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Australian Indigenous HealthBulletin
 

Researchers find link between alcohol use and age-related macular degeneration

Date posted: 28 August 2012

Researchers at the Centre for Eye Research Australia (CERA) have found a connection between moderate levels of alcohol use and age-related macular degeneration (AMD).

AMD is a degenerative eye disease, and is one of Australia's most common causes of vision loss and the leading cause of blindness in Australia.

Using data from the Melbourne collaborative cohort study, researchers examined alcohol intake recorded in baseline surveys from 20,963 participants aged 40-69 years between 1990-1994. This was compared to AMD prevalence, determined between 2003-2007.

Consuming more than 20g of alcohol per day (the current Australian recommendation for maximum daily intake) was associated with an increase in early AMD. This increase, of approximately 20% compared to non-drinkers, was considered significant after adjusting for other known AMD associated risk factors.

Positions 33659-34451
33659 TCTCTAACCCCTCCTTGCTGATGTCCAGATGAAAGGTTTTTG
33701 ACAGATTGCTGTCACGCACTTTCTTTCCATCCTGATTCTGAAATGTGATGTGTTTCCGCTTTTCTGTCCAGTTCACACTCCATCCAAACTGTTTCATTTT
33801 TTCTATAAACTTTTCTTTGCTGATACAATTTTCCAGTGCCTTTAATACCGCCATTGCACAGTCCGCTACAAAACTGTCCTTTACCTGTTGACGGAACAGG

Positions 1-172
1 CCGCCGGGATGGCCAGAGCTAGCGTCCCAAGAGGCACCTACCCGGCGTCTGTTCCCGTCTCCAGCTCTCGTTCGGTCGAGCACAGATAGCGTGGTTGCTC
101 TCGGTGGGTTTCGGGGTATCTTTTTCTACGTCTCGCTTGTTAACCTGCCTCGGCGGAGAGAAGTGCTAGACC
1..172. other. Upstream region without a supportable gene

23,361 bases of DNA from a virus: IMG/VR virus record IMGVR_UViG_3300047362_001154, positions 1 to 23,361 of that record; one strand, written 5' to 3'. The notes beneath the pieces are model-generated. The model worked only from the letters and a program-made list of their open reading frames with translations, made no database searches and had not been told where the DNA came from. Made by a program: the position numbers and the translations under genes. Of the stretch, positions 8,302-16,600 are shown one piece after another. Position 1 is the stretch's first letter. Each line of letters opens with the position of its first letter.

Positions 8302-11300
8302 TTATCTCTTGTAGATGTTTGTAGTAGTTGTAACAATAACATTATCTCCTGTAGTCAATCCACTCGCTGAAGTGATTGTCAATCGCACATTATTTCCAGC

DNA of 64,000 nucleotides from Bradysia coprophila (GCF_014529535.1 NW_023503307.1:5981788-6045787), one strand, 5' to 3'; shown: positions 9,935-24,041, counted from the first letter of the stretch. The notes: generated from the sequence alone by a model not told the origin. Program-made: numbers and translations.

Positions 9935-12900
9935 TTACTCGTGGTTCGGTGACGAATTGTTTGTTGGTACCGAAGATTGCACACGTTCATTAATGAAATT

Lead author, Dr Madeleine Adams, observed: 'While previous studies have illustrated the risks of heavy drinking to eye health, until now there was little evidence regarding the association between moderate alcohol consumption and early AMD.

'Our study shows that even what most Australians would consider to be a moderate intake of 2 glasses of beer or wine a day can also increase your risk of developing AMD, compared to non-drinkers.'

Source: Centre for Eye Research Australia

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Media enquiries:
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Email: stuart.galbraith@unimelb.edu.au

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Last updated: 28 August 2012
 
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